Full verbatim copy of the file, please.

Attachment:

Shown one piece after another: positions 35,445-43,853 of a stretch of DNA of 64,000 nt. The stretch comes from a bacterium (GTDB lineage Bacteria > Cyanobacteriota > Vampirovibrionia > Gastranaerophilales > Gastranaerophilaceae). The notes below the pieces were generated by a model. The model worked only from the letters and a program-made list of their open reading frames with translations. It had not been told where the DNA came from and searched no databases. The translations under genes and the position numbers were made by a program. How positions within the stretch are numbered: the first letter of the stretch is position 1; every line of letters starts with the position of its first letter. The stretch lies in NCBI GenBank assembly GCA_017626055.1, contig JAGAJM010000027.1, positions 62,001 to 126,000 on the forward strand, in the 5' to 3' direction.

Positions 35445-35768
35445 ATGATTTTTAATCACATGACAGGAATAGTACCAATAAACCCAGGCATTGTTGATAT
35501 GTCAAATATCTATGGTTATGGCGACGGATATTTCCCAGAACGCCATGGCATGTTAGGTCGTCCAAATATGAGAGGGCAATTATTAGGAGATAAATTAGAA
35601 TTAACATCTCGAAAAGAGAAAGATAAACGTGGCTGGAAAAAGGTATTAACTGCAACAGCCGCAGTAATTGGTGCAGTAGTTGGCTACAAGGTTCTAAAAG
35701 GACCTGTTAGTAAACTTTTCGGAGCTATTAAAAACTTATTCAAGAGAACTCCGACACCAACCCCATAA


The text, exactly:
Shown one piece after another: positions 35,445-43,853 of a stretch of DNA of 64,000 nt. The stretch comes from a bacterium (GTDB lineage Bacteria > Cyanobacteriota > Vampirovibrionia > Gastranaerophilales > Gastranaerophilaceae). The notes below the pieces were generated by a model. The model worked only from the letters and a program-made list of their open reading frames with translations. It had not been told where the DNA came from and searched no databases. The translations under genes and the position numbers were made by a program. How positions within the stretch are numbered: the first letter of the stretch is position 1; every line of letters starts with the position of its first letter. The stretch lies in NCBI GenBank assembly GCA_017626055.1, contig JAGAJM010000027.1, positions 62,001 to 126,000 on the forward strand, in the 5' to 3' direction.

Positions 35445-35768
35445 ATGATTTTTAATCACATGACAGGAATAGTACCAATAAACCCAGGCATTGTTGATAT
35501 GTCAAATATCTATGGTTATGGCGACGGATATTTCCCAGAACGCCATGGCATGTTAGGTCGTCCAAATATGAGAGGGCAATTATTAGGAGATAAATTAGAA
35601 TTAACATCTCGAAAAGAGAAAGATAAACGTGGCTGGAAAAAGGTATTAACTGCAACAGCCGCAGTAATTGGTGCAGTAGTTGGCTACAAGGTTCTAAAAG
35701 GACCTGTTAGTAAACTTTTCGGAGCTATTAAAAACTTATTCAAGAGAACTCCGACACCAACCCCATAA